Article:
South Africa's Information Regulator, the office tasked with handling all matters relating to data collection and privacy as per the country's Protection of Personal Information Act (POPIA), is under pressure to take action with regards to South Africa's largest ever personal data leak. This comes after the Right2Know Campaign (R2K) wrote an open letter to the Information Regulator.

R2K is a South African civil rights movement that focuses on issues relating to freedom of expression and access to information.

"Although the vision for establishing the Information Regulator is laudable, we are concerned that delays in fully establishing and capacitating the Information Regulator are placing our hard won democracy in jeopardy. As an example, on 19 October 2017 the R2K Campaign complained to the Information Regulator about the Master deeds Data Breach and we never received any written confirmation of receipt, let alone a finding on our complaint," said R2K in the open letter.

The "Master Deeds Data Breach", as R2K refer to it, relates to the revelation by Australian information security researcher, Troy Hunt, that he had "started looking into a large database backup file which turned out to contain the personal data of a significant portion of the South African population" during October 2017. To date, no further details or investigations have been made public by the Information Regulattor or any other South African authorities with regards to the leak which saw 60 million records, including national ID numbers, of 60 million South Africans leaked publicly on the Internet.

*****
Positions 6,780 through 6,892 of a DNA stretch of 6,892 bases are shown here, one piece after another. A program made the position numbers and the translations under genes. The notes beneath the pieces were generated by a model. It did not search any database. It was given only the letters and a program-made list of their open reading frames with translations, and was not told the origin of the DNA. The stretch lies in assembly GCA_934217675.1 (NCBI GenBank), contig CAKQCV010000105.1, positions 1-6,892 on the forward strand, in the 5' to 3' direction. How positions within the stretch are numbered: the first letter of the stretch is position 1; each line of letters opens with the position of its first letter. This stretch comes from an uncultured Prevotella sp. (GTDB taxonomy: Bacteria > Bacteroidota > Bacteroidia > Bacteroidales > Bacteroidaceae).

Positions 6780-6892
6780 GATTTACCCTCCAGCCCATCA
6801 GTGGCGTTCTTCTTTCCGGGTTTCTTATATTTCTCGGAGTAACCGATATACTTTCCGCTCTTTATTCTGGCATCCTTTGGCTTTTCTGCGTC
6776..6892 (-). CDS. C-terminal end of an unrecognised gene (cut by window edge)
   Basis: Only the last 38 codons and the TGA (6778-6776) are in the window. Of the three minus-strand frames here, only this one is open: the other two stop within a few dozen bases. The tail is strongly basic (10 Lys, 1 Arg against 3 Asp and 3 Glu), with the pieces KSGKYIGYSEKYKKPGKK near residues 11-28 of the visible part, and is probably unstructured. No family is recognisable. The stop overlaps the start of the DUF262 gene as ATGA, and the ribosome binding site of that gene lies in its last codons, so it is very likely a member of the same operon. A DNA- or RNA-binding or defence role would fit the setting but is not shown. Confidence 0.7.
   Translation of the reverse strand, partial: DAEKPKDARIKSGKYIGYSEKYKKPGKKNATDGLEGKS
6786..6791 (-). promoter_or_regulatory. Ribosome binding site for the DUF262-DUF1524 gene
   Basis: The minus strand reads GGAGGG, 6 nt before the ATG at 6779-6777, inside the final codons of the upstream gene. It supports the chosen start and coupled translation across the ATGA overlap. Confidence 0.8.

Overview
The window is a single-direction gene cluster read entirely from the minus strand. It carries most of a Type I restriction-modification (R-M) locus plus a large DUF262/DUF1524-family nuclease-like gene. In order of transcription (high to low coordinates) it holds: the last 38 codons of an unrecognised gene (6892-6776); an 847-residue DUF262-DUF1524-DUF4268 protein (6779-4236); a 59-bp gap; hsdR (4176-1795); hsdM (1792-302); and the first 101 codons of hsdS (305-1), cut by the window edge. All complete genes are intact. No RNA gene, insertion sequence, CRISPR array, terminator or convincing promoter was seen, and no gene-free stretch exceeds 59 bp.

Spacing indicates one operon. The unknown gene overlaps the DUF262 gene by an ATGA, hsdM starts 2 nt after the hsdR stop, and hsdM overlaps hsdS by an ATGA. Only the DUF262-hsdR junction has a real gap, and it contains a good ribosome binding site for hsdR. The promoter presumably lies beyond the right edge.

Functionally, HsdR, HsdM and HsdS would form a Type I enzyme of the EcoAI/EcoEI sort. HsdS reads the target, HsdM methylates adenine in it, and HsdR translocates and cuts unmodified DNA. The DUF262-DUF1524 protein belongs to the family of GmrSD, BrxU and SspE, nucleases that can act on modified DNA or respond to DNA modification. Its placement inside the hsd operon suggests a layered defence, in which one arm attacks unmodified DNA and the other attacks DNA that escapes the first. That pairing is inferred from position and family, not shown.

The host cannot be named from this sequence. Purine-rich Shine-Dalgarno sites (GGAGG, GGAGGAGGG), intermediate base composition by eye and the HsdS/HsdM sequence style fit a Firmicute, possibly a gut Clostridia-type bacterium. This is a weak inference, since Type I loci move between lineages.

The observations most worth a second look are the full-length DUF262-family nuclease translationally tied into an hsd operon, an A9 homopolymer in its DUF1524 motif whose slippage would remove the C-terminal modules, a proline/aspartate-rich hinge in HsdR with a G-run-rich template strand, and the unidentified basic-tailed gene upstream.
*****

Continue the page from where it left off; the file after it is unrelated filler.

"We are moreover, surprised at the sheer silence of the Information Regulator on issues involving personal information that we have seen in the country in the last year, such as the common practice by political parties to send unsolicited messages to people’s personal phones even though those people are not members of the party concerned and have not consented to their details being used in this way," said R2K.

One of those issues involving personal information of South Africans and privacy is the Facebook personal data of 59,777 South Africans which was potentially harvested by Cambridge Analytica during the recent saga involving Facebook. Although POPIA is meant to prevent and punish transgressors of data privacy laws, it has not been implemented and we are yet to hear the Information Regulator in South Africa come out publicly shedding light on all the data privacy incidents involving South Africans personal data.

Cover Image Credit: Phukubje Pierce Masithela Attorneys.